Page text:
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That 70s Show

That 70s Show
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Like Pat Steir (Just Looking, Feb. 18, 2010), the artist whose show preceded hers at the Rhode Island School of Design Museum, Lynda Benglis is a creature of the Post-Minimal 1970s. She is probably best known (or notorious) for the full-page ad she took out in a 1974 issue of Artforum in which she posed entirely naked wearing sunglasses and holding a phallus between her legs.

The Artforum ad established Benglis as a feminist, provocateur, iconoclast, and innovator, one of the 1970s artists who reintroduced the hot- bodied messiness of humanity back into an American art that had become too cool and impersonal for its own good with Minimalist art devoid of content.

Now (through January 9, 2011), Lynda Benglis presents 50 works that survey Benglis’s 40 year career, beginning with the poured rubber floor “paintings” that identified Benglis as a sculptor in alternative mediums and continuing through her wire-mesh Knots of the 1970s and pleated wall sculpture of the 1980s and 1990s to more recent work, such as the cast polyurethane The Graces, ten-foot pink goblet-shaped monuments that look as though they might have been made of rock candy.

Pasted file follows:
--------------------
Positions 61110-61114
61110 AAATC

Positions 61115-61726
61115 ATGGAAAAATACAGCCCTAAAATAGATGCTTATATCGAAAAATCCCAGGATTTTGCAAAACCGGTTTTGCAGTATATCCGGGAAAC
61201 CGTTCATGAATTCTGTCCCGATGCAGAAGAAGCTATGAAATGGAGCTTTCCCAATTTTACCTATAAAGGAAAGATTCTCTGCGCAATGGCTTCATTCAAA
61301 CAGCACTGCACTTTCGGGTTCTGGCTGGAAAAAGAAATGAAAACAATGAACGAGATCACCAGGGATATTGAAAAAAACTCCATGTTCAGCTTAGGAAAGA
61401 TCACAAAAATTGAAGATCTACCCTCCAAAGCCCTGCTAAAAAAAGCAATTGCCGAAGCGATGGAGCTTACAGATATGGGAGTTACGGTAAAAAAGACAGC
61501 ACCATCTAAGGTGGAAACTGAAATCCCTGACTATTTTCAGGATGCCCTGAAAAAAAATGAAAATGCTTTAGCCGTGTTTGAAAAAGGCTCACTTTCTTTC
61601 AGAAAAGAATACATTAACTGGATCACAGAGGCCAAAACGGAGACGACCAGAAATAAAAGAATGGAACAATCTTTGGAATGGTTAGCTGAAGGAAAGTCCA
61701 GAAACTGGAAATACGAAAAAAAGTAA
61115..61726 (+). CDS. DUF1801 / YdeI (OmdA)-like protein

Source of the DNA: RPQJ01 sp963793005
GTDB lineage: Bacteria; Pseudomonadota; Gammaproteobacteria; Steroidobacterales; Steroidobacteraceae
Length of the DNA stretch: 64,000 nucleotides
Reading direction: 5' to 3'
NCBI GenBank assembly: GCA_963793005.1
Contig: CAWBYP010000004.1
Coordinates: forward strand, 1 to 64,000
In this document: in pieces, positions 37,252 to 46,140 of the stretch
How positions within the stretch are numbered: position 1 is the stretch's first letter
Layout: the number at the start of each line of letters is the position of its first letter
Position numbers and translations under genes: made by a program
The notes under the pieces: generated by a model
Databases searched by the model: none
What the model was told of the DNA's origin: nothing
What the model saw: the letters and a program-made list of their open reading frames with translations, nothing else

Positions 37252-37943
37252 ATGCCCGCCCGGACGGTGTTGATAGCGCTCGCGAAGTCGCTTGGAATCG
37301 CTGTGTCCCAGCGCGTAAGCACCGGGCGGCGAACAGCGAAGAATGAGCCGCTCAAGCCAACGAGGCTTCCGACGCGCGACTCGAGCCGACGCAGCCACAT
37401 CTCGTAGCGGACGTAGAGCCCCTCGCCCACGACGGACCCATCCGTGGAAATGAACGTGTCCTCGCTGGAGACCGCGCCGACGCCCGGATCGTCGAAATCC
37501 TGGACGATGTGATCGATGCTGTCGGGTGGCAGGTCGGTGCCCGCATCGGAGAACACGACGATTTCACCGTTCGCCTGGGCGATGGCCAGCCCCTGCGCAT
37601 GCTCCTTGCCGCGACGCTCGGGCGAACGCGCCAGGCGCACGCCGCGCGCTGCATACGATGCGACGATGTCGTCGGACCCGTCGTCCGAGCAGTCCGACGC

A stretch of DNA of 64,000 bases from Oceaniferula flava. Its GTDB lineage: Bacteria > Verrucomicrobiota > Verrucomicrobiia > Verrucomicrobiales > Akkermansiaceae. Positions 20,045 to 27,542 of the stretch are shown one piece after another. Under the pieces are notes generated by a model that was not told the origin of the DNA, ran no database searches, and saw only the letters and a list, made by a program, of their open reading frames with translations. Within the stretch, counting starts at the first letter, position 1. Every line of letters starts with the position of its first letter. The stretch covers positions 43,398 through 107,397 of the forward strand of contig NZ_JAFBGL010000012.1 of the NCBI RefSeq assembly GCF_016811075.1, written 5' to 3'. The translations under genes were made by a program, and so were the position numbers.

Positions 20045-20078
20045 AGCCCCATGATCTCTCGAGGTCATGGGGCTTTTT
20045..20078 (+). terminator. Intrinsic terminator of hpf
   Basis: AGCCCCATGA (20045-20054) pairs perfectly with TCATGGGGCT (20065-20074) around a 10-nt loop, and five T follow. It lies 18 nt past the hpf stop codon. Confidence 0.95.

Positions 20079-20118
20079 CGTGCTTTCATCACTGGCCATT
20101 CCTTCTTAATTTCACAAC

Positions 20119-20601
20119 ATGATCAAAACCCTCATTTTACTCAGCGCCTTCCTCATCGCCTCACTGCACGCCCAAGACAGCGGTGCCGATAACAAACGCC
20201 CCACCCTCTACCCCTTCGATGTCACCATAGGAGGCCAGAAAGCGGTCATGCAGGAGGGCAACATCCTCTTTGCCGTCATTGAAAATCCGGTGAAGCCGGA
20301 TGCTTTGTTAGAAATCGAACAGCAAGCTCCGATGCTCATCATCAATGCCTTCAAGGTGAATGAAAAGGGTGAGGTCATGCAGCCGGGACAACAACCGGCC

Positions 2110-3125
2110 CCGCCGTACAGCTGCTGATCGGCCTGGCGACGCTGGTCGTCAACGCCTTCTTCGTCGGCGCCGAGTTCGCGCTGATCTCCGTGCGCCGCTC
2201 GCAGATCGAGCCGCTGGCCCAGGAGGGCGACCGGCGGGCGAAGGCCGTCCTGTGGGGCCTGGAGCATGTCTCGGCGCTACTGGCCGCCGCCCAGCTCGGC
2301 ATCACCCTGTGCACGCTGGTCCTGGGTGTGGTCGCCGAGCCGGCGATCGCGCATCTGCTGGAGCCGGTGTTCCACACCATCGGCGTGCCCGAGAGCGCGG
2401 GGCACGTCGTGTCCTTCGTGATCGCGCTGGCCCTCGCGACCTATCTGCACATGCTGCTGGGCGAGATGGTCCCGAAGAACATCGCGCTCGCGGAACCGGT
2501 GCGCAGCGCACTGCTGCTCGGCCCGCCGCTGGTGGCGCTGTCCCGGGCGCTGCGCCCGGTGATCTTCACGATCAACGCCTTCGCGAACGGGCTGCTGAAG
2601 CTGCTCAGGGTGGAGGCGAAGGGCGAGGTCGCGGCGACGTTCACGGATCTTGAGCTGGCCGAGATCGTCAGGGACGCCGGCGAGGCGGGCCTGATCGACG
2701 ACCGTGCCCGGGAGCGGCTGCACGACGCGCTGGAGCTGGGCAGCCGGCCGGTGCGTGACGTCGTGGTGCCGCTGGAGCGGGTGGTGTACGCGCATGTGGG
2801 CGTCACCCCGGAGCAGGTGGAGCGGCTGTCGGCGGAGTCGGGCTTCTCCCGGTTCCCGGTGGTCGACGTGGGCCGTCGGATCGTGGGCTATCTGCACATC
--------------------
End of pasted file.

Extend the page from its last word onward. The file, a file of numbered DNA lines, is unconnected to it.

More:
“Few people know the breadth of Lynda’s work,” writes RISD Museum curator Judith Tannebaum, “and the full extent of her oeuvre reveals how she has revisited materials and ideas over the years. She’s always been very interested in the surfaces of her works, in their textural qualities, and she has sometimes described her artmaking process as working from the outside in. And in this show, we get to see how that dynamic process has changed over four decades.”

“Lynda Benglis is best when operating at an extreme, any extreme,” observed New York Times art critic Roberta Smith in a review of Benglis’s new work in January of this year. “Her 40-year career has included extremes of color, erotic posturing, decorative flamboyance, eccentric materials and innovative processes.”

But then I seem to recall that was what the 1970s were all about – eccentricities and extremes. For art audiences and art students alike, Lynda Benglis is an opportunity to see this radical mother of invention, now approaching 70, working hard to stay out on the edge, ahead of the trends.

Lynda Benglis debuted at the Van Abbe Museum in the Netherlands in 2009, traveled to the Ireland Museum of Modern Art and Le Consorteum in Dijon, France before arriving at RISD, and will end its international run this winter at the New Museum in New York City.

[RISD Museum, 224 Benefit St., Providence RI, 401-454-6500.]

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